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Rise of Insanity – Nintendo Switch Review

Reading Time ~ 4 minutes
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Rise of Insanity
Release 13/02/2020
Switch version tested
Review code providednintendospacer

After an initial release in August 2017 Rise of Insanity is now making it’s way to Nintendo Switch. Originally created for use with VR, this psychological horror/thriller looks to set knee’s knocking with its immersive narrative and creepy aesthetics inspired by North American architectural trends of the ’70s, but can it deliver the heebie-jeebies in such a crowded genre? let’s take a look.

Stepping into the role of renowned psychologist, Dr Stephen Dowell, you must uncover the mystery surrounding a patient who suffers from a severe multiple personality disorder. Along the way, the mystery of what happened to your missing wife and child is explored while everything around you is not as it seems.

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The game is played in the first-person perspective, starting things off we were sat in a dark and dirty room watching a movie projected on the wall. As the images become more disturbing the room around us begins to warp before pulling us through a dark abyss into a decrepit asylum. From here we begin progressing through what can only be described as a series of memories or events. Each one adding a new piece to the puzzle with touches or narrative and puzzle-solving to aid progression. The puzzles are usually quite basic, if a dark entity was blocking access to a room, simply find a way to switch on the lights, chances are the light generator needs a fuse to walk around until we found the fuse to solve the issue. Narrative primarily takes the form of tape recorders which provide audio log entries as well as a selection of written items scattered around from newspaper clippings and notebook entries.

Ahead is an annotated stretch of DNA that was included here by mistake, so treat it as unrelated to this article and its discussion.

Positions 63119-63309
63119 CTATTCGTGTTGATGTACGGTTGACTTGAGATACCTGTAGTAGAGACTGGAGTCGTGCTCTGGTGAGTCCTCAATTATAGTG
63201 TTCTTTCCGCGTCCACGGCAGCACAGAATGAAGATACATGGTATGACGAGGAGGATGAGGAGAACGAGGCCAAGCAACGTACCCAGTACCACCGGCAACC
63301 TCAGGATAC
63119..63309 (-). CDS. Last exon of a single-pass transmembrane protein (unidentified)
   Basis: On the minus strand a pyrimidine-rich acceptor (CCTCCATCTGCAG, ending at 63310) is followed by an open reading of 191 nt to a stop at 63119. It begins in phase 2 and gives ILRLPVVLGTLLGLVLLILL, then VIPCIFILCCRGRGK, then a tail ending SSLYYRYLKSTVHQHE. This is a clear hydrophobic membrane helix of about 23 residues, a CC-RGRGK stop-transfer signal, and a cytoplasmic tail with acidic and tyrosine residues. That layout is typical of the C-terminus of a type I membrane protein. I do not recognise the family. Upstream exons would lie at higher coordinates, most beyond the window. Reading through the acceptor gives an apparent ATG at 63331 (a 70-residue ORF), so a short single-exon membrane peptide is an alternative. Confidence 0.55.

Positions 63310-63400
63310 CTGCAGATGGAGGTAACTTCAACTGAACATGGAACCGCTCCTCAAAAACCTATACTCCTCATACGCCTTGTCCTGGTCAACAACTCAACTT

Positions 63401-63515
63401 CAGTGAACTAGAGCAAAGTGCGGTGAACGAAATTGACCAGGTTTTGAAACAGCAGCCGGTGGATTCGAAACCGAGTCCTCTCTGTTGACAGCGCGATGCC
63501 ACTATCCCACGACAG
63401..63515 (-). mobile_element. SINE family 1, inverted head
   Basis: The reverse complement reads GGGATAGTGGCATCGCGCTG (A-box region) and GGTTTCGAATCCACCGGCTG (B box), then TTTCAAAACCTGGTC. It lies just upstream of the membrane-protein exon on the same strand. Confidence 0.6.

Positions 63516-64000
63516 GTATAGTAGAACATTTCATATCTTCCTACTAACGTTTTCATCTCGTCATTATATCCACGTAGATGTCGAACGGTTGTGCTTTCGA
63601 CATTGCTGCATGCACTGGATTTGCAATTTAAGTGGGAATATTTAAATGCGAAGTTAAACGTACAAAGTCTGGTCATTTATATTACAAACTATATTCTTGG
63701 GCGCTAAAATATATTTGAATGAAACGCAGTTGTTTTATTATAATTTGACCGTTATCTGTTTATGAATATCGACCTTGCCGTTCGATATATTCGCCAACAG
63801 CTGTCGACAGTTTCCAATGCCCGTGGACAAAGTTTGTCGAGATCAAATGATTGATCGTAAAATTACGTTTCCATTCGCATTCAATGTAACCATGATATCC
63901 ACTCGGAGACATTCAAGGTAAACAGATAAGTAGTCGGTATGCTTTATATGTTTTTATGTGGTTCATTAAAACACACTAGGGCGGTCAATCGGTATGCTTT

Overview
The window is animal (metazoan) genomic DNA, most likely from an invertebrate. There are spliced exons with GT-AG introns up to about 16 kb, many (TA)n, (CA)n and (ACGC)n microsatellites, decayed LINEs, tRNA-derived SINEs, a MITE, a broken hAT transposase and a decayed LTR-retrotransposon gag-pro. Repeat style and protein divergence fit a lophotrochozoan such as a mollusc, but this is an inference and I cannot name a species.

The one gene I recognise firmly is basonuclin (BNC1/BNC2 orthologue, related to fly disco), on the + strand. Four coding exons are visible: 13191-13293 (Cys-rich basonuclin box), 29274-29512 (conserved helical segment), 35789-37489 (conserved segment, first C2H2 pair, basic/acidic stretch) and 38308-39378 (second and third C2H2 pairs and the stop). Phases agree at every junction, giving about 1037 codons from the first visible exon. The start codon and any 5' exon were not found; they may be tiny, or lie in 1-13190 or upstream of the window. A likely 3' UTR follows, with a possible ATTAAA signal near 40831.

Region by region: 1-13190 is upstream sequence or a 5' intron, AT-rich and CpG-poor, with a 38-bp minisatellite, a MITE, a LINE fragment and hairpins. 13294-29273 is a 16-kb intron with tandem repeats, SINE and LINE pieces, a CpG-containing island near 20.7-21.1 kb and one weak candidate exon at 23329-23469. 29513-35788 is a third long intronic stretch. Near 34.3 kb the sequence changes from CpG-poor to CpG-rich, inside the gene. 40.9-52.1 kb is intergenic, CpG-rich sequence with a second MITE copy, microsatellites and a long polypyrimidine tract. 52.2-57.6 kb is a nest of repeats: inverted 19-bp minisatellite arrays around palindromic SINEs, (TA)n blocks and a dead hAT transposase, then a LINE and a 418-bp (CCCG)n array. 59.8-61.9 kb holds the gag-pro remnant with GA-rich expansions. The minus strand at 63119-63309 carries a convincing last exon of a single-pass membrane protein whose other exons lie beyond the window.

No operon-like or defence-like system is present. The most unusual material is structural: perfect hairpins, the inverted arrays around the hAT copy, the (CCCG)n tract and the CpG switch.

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While progressing through a series of locations from the Asylum to a family home, gardens and beyond we begin to revisit each area only to find it had changed and warped, granting access to different rooms within. The problem here is that each area is very small and our time in each one was short-lived making it difficult to really get a feel for the story that’s attempting to be told. Most sequences ended with a phone ringing to indicate we had found or seen what we need to in each area, upon answering the loading screen pops up and whisked us off to the next event. To mix things up the second half had us exploring strange formations featuring items from the real world in an attempt to add a surreal feeling but all it achieves is revealing the obvious plot twist in a heavy-handed manner.

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These types of horror games have become very prominent over the years and the formula of walking around, searching rooms, reading notes and collecting things wears thin without anything engaging to back it up. Rise of Insanity attempts to keep players on their toes by providing the odd loud noise, flashing light or the sudden appearance of a spectre but at no point did we ever feel connected to the experience or remotely consider that our character may be in some form of danger turning the whole experience into another generic walking simulator. Our only conclusion is that something has been lost in the translation from a VR experience to playing a regular version. There is no word yet on whether the Switch version is supposed to be enjoyed with the Labo VR kit but on the big screen and in handheld it lacks any form of punch.

Overall performance was fine for what it offered. Despite regular loading screens, these were thankfully very short but still managed to break any attempt at becoming engaged with the story. Graphics are clean but don’t stand out on the switch system, especially with so many similar titles looking the same. Sound design is the hero of the piece with some great music and decent voice acting provided throughout.

 

Final Words:

Rise of Insanity was a short experience that was done in one sitting in under two hours with not so much as a clenched buttock to speak of. The story tries to be engaging but falls flat due to being too obvious and providing no sense of threat for the player. In VR the experience might have been better if only for the more immersive experience but in its vanilla format, it just feels like something we have seen before too many times.

 

star-4

TBG Score: 4/10

nintendospacerPlatform: Nintendo Switch, Xbox, PlayStation, PC
Release Date: 13/02/2020
No. of Players: 1
Category: Horror, Adventure
Developer: Red Limb Studios
Publisher: Pineapple Works
Website: www.redlimbstudio.com
Twitter: @RedLimbStudio
Download link: eShopnintendospacer

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